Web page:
42 Requirement 7 Blind test your game. Do the following: a. Write an instruction sheet that includes all of the information needed to play the game. Clearly describe how to set up the game, play the game, and end the game. List the game objectives.

43 Requirement 7 b. Share your prototype from requirement 6a with a group of players that has not played it or witnessed a previous playtest. Provide them with your instruction sheet(s) and any physical components. Watch them play the game, but do not provide them with instruction. Record their feedback in your game design notebook.

44 Requirement 7 b. Share your prototype from requirement 6a with a group of players that has not played it or witnessed a previous playtest. Provide them with your instruction sheet(s) and any physical components. Watch them play the game, but do not provide them with instruction. Record their feedback in your game design notebook.

45 Requirement 7 c. Share your game design notebook with your counselor. Discuss the player reactions to your project and what you learned about the game design process. Based on your testing, determine what you like most about your game and suggest one or more changes..

46 Requirement 8a With your parent’s permission and your counselor’s approval: Visit with a professional in the game development industry and ask him or her about his or her job and how it fits into the overall development process. OR Meet with a professional in game development education and discuss the skills he or she emphasizes in the classroom.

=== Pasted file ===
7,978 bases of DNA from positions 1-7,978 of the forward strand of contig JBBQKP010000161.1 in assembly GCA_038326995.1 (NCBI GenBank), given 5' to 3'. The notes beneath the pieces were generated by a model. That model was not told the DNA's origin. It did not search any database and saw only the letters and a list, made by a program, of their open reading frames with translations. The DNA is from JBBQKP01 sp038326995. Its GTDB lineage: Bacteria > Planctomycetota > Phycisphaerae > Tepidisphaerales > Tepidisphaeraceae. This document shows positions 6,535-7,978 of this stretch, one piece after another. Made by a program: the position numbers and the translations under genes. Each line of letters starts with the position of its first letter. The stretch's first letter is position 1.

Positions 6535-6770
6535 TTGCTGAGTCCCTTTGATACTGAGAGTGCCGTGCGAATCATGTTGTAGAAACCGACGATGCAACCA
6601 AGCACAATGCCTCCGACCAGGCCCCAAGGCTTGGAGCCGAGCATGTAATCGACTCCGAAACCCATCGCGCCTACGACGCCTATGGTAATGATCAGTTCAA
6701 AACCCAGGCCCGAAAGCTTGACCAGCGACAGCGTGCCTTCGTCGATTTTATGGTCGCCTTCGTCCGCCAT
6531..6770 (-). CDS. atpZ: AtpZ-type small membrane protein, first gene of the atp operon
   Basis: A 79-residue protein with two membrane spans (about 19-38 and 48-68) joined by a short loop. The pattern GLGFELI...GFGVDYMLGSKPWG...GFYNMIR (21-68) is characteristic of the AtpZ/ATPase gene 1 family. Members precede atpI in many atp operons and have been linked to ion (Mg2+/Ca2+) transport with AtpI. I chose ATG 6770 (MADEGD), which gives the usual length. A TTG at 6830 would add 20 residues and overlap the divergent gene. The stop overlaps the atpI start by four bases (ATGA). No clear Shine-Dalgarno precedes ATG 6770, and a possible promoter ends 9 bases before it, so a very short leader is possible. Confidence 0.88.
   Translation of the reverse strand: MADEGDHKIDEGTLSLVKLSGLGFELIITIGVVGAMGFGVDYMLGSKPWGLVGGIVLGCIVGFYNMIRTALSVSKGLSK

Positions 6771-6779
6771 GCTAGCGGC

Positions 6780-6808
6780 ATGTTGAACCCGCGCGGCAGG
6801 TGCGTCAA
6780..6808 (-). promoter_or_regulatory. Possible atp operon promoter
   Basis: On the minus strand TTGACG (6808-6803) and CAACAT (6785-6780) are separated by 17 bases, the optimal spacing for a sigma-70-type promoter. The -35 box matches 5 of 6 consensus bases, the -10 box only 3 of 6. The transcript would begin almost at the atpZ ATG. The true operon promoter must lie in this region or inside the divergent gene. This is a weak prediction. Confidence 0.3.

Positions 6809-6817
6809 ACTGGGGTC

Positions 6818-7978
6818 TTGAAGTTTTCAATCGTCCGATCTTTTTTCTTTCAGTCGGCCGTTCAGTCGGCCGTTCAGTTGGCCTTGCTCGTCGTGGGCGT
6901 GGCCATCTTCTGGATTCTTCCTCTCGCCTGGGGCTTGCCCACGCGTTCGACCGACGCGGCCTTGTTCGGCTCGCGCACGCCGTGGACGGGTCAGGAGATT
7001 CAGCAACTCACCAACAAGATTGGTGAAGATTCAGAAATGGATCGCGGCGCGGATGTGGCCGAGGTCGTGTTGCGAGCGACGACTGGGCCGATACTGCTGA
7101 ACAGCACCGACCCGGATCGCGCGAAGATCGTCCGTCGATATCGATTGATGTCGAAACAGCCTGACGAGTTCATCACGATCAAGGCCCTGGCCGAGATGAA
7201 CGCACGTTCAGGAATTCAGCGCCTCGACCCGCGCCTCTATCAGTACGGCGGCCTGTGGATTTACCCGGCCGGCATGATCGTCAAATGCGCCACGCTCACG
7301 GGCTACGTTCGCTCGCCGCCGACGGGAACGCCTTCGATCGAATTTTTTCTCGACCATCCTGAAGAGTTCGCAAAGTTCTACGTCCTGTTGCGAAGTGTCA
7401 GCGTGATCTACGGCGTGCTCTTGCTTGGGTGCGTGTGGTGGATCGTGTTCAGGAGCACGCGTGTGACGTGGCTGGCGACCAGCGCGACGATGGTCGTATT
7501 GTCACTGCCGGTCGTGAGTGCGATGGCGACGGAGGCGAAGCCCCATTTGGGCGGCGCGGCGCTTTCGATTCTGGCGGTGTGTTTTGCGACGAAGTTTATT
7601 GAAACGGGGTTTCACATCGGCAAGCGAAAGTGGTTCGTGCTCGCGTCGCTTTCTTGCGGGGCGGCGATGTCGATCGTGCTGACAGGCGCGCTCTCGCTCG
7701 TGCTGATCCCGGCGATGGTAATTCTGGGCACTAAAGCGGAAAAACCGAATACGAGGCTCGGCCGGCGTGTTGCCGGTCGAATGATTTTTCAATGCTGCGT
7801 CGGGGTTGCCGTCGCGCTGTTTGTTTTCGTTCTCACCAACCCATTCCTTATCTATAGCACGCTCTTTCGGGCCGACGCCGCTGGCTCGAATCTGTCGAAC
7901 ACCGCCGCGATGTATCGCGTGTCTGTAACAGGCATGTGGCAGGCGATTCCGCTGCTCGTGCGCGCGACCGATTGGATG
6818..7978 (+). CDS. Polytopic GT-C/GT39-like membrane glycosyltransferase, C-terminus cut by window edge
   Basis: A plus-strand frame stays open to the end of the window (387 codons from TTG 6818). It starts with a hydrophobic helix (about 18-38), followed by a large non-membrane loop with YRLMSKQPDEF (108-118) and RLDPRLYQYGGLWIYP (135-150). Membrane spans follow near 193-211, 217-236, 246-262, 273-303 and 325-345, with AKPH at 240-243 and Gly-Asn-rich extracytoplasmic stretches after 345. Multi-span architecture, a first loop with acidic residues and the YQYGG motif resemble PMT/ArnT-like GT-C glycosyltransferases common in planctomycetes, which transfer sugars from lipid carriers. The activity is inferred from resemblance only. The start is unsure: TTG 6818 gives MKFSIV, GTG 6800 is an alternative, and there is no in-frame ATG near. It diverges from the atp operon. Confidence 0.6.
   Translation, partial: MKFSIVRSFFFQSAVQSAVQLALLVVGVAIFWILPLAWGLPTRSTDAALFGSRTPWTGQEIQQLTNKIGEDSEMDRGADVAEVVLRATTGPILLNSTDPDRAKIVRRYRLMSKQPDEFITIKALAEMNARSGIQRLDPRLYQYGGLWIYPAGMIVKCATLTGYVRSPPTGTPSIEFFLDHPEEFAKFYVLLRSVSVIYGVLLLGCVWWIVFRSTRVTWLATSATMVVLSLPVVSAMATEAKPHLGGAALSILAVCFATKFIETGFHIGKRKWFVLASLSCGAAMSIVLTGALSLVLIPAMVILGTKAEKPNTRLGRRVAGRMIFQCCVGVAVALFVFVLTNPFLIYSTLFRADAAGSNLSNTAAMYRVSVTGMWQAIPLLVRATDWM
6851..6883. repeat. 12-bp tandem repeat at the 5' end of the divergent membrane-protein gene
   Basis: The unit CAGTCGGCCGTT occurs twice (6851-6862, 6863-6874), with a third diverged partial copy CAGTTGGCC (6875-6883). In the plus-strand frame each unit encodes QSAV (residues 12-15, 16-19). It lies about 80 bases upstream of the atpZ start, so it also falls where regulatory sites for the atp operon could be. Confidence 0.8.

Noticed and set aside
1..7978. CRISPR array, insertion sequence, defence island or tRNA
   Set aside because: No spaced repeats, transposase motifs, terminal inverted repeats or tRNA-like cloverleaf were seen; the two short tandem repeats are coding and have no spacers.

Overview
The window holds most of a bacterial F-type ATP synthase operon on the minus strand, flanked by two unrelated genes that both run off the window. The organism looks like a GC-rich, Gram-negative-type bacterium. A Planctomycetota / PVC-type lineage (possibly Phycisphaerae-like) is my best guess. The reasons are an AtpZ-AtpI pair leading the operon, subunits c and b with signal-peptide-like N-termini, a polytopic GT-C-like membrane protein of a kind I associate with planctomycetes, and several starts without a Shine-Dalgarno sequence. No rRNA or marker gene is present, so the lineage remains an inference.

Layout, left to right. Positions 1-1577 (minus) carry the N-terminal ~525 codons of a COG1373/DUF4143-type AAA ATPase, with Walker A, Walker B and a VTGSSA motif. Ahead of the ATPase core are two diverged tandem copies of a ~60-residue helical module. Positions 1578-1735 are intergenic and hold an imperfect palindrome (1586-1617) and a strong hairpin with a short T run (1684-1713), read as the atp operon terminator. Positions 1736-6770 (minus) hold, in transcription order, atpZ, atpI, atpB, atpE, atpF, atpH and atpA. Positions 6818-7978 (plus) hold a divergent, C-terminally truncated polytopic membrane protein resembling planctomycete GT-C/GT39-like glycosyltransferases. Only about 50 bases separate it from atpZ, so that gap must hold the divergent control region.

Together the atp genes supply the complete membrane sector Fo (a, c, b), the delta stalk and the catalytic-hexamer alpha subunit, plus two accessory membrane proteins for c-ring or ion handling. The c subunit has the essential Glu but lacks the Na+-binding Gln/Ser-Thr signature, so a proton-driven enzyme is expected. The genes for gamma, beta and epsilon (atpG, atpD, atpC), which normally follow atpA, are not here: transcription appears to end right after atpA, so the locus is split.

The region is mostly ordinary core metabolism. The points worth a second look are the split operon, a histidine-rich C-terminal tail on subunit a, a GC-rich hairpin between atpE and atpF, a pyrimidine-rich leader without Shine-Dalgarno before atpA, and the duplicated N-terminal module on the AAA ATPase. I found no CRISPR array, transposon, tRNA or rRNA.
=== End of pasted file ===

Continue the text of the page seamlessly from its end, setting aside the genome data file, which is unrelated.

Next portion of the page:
47 Requirement 8b List three career opportunities in game development. Pick one and find out the education, training, and experience required for this profession.

48 CAL STATE NORTHRIDGE COMPUTER LAB

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51 Designer Programmer

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53 Producer Lead Designer Lead Programmer Lead Artist Lead Audio System Designer Technical Designer Content Designer Writer Level Designer User Interface Designer Engine Gameplay Artificial Intelligence User Interface Audio Multiplayer Tools Concept Textures Characters Environments Special Effects User Interface Cinematics Sound Effects Music Voice-Over

54 Publisher (Activision) Developer (Treyarch) Producer Duties Recruit Developers Negotiate Contracts Budgets/Schedules Evaluate Progress Game Testing Developer Payments Risk Management Liaison with Executives Sales Marketing Legal Testers Press

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56 Schools for Careers in Games